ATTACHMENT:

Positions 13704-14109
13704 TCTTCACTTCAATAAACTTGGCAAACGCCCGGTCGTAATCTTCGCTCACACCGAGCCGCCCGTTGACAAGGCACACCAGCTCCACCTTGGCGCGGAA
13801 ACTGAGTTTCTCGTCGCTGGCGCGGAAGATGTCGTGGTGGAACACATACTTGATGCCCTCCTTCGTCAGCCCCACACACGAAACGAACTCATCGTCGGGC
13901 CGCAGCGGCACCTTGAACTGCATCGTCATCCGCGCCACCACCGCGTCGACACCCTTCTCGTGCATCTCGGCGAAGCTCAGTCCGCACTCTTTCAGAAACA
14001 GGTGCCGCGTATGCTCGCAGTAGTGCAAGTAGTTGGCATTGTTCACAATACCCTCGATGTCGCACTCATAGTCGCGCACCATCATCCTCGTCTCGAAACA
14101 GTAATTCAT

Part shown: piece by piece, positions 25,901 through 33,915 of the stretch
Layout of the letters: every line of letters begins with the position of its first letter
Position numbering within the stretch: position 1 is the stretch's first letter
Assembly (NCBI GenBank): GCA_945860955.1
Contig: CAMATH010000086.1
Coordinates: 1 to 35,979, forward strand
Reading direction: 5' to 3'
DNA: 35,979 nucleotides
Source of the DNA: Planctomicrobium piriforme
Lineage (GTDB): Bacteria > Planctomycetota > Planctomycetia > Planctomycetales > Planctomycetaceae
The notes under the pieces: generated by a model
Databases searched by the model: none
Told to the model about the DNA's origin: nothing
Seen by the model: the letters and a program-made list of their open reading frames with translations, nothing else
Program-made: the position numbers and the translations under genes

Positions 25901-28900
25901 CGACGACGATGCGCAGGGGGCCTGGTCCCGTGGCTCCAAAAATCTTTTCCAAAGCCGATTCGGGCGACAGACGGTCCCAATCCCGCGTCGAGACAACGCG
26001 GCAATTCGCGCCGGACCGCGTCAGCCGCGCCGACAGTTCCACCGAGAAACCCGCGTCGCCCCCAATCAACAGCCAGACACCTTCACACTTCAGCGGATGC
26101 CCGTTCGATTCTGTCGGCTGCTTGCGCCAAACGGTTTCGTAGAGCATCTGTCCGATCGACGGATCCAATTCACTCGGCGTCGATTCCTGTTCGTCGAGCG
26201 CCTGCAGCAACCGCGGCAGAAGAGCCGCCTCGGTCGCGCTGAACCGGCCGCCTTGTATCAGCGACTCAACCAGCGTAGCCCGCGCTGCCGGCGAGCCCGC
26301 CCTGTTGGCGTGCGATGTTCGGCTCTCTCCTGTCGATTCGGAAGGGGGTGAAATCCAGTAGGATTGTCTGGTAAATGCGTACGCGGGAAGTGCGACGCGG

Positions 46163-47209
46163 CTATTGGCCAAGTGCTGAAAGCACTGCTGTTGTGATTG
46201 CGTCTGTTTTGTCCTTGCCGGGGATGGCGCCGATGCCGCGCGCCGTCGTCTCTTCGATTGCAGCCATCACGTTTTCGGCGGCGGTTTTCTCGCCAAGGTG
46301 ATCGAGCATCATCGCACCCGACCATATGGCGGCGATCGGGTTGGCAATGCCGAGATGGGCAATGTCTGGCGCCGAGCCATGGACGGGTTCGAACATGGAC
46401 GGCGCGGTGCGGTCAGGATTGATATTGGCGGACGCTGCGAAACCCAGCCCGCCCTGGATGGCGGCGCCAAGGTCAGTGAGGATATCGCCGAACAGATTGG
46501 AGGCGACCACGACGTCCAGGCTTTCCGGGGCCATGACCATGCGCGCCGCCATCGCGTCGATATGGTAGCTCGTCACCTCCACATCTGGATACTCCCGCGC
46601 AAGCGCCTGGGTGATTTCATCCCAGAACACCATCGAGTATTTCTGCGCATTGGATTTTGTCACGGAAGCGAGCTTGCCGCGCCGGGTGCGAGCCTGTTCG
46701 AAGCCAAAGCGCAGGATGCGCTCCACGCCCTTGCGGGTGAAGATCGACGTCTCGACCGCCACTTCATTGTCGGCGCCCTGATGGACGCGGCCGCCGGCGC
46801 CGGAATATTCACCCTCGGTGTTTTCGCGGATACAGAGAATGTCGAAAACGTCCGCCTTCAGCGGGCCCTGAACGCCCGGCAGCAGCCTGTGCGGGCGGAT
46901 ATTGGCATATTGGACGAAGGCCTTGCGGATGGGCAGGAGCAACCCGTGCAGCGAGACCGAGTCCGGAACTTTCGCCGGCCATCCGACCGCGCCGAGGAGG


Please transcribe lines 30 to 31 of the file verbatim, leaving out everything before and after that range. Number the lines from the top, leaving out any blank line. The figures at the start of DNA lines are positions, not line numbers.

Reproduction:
46201 CGTCTGTTTTGTCCTTGCCGGGGATGGCGCCGATGCCGCGCGCCGTCGTCTCTTCGATTGCAGCCATCACGTTTTCGGCGGCGGTTTTCTCGCCAAGGTG
46301 ATCGAGCATCATCGCACCCGACCATATGGCGGCGATCGGGTTGGCAATGCCGAGATGGGCAATGTCTGGCGCCGAGCCATGGACGGGTTCGAACATGGAC